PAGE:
If you’re a wine lover, you’ve undoubtedly heard the term “orange wines” tossed around in the past few years. The category has become quite trendy lately, and you might be wondering what all the fuss is about. So let’s talk about orange wine, shall we? What is orange wine? Where did it come from? And why is it significant in today’s wine culture?

What is Orange Wine?

Orange wine is a type of white wine. It is not made from oranges but from typical white wine grapes. Its color is the most apparent differentiator, but the winemaking process is slightly different also.

Orange wine is called “orange” because it often (but not always) has an orangey tinge of color. This is, in large part, due to the extended skin contact the wine receives before bottling. Interestingly, many white wine grapes, like pinot gris and gewürztraminer, are pigmented, so if they spend any time on the skins, they will take on some of that color.

Orange color can also occur due to oxidation, which is a chemical process that happens when the wine is exposed to oxygen or sunlight for an extended time. Commercial wine is usually made in such a way that taking on color for any of these reasons is avoided by adding sulfur or other preservatives. In the end, it all comes down to what style of wine the winemaker wants to make.

What is Natural Wine?

The term natural wine is sometimes used interchangeably with orange wine. However, natural wine is a broader category within which orange wine resides.

When we talk about natural wine, we refer to wines that receive minimal intervention during the winemaking process. The wines are allowed to ferment naturally using wild indigenous yeasts. Nothing is added to the wine to preserve, manipulate, or stabilize. Natural wine is often unfinished and unfiltered, meaning you’ll see sediment collect in the bottle. This sediment is comprised of yeast hulls and other solid extract from winemaking.

What Does Natural Wine Taste Like?

One of the most exciting things about natural wine is that it’s wild and unpredictable. There can be considerable bottle variation, too, meaning that if you pick up a few bottles of the same wine, they might not all taste or appear exactly the same.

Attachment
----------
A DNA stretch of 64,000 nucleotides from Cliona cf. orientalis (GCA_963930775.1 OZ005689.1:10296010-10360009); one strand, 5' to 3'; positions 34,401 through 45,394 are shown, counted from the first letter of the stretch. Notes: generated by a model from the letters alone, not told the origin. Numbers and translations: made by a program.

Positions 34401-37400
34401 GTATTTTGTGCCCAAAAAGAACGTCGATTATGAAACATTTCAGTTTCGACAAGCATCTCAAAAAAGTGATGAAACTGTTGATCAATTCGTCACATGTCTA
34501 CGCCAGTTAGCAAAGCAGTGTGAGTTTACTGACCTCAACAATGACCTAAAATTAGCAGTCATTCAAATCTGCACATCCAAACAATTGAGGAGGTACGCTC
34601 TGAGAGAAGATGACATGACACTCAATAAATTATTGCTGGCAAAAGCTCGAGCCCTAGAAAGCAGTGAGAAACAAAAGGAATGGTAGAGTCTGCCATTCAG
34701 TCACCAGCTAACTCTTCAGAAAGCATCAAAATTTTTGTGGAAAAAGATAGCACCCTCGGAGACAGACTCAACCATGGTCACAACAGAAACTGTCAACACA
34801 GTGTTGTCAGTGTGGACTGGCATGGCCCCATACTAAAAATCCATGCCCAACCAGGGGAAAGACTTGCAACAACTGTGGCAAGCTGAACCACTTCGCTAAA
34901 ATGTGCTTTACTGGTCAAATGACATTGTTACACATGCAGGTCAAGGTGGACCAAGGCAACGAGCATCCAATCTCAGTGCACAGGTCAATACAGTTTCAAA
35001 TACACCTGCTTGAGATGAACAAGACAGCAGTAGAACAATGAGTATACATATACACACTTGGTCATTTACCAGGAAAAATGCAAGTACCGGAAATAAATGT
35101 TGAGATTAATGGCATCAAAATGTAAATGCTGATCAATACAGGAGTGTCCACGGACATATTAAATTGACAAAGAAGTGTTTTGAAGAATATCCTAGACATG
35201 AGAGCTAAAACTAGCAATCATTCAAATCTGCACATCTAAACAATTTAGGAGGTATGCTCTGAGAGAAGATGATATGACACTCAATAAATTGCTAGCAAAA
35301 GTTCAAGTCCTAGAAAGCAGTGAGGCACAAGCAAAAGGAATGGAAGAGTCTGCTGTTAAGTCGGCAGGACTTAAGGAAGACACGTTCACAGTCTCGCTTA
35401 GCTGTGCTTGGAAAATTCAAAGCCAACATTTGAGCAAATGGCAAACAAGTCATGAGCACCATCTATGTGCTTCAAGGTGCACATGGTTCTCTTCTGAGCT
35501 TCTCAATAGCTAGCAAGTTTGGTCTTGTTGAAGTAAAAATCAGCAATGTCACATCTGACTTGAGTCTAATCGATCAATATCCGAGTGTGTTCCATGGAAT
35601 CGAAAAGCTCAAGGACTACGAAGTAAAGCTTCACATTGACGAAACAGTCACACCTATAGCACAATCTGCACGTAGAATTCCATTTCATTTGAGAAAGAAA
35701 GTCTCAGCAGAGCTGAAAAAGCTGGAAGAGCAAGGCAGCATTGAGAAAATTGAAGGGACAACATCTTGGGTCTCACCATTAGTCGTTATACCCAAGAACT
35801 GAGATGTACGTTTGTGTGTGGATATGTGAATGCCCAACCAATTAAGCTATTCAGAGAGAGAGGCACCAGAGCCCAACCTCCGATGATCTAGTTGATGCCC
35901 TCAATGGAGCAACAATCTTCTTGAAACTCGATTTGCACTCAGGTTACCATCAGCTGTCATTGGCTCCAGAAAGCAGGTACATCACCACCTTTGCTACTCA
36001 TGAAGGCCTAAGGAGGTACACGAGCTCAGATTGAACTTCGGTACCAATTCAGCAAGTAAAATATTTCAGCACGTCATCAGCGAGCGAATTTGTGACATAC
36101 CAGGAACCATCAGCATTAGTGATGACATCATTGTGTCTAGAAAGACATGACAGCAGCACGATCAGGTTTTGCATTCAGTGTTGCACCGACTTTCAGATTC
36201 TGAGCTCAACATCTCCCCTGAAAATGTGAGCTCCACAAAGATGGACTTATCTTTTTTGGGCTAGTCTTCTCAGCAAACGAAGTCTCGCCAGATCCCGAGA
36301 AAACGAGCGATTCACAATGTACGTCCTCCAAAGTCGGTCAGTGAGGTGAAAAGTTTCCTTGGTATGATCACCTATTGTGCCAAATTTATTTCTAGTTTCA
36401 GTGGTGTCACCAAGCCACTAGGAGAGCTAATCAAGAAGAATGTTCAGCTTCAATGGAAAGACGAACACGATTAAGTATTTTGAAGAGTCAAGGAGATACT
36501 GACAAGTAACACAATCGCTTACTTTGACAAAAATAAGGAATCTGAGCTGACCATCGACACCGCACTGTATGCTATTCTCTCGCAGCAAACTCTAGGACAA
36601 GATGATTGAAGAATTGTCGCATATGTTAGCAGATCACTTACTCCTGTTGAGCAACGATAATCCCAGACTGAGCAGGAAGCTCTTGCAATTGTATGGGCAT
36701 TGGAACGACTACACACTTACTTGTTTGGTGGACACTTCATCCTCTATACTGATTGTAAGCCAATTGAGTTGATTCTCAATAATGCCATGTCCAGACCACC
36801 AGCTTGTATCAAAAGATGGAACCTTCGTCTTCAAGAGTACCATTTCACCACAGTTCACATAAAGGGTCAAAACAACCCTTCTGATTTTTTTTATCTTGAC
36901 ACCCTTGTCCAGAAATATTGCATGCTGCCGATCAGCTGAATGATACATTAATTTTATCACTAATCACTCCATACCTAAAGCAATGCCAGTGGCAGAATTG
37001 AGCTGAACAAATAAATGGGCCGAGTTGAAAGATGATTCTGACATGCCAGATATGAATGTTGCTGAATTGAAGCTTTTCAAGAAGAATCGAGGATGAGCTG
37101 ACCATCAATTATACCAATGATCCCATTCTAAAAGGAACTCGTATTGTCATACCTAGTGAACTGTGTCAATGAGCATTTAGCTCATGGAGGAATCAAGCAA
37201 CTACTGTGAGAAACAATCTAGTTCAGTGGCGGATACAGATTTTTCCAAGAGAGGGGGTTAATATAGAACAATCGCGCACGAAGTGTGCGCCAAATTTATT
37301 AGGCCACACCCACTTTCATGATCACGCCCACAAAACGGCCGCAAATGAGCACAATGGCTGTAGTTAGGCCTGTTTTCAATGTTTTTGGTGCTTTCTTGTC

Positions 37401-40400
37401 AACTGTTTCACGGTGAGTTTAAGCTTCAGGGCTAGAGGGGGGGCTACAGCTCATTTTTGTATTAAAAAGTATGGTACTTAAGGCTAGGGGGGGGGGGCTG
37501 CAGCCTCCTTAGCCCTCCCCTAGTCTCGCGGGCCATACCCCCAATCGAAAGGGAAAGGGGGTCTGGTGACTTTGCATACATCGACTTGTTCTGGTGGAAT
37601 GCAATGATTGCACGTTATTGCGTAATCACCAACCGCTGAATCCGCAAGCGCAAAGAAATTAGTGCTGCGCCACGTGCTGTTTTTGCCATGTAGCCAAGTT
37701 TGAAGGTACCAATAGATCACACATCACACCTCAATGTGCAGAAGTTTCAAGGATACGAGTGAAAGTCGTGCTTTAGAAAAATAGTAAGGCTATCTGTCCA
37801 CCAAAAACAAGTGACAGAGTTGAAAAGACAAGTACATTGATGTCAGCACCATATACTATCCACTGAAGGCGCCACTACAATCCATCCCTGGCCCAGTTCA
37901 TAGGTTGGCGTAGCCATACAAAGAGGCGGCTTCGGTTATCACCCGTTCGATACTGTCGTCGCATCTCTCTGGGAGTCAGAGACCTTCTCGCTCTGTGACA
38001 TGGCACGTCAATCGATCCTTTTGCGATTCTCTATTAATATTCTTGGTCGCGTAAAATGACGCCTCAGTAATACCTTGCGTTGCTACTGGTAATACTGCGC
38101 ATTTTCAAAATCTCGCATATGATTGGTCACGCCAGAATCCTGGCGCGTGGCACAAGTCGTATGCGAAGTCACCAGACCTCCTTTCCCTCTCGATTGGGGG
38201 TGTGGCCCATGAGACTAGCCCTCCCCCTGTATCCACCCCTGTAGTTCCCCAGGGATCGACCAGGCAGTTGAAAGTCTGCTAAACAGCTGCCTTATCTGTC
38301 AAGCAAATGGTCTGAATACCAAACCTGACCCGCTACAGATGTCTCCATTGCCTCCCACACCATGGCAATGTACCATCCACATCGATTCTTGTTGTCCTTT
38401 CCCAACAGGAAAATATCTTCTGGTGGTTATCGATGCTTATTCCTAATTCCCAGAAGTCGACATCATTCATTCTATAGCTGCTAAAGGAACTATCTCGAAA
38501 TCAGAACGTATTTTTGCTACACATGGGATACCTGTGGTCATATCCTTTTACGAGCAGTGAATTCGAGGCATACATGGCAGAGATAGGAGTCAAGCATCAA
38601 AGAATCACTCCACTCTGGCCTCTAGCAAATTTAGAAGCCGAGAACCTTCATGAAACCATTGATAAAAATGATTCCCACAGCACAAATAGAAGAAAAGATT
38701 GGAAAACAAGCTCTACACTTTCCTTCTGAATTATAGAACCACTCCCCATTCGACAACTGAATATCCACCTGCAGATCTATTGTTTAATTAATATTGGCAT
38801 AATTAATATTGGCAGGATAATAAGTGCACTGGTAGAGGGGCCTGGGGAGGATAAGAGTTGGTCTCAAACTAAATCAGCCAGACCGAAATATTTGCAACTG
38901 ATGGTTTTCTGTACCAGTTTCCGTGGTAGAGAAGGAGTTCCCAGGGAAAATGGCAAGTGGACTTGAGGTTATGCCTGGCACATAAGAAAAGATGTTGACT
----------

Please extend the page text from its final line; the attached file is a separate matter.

Because natural winemakers use wild yeasts, the result can be unpredictable. If the wine does not ferment completely dry—meaning there is still some residual sugar left after fermentation—the wine may start to referment in the bottle at some point, producing a carbon dioxide fizz that can be quite explosive.

Also, because there is no sulfur added (for the most part), the wine will not last as long as a commercially produced wine, so it’s important to note that natural and orange wines are made for short-term drinking.

Wine has been made for thousands of years without intervention or manipulation. It’s only within the past century that we’ve developed modern winemaking techniques to produce the types of wine you’re used to seeing today.

Orange wine—and any kind of natural wine, for that matter—is an homage to the origins of wine culture, when the crushed grapes were placed into clay amphorae and buried underground to ferment over the winter. Opening the vessel was an exciting moment, worthy of celebration, as it should be! If you have an adventurous palate, natural wine always has surprises in store.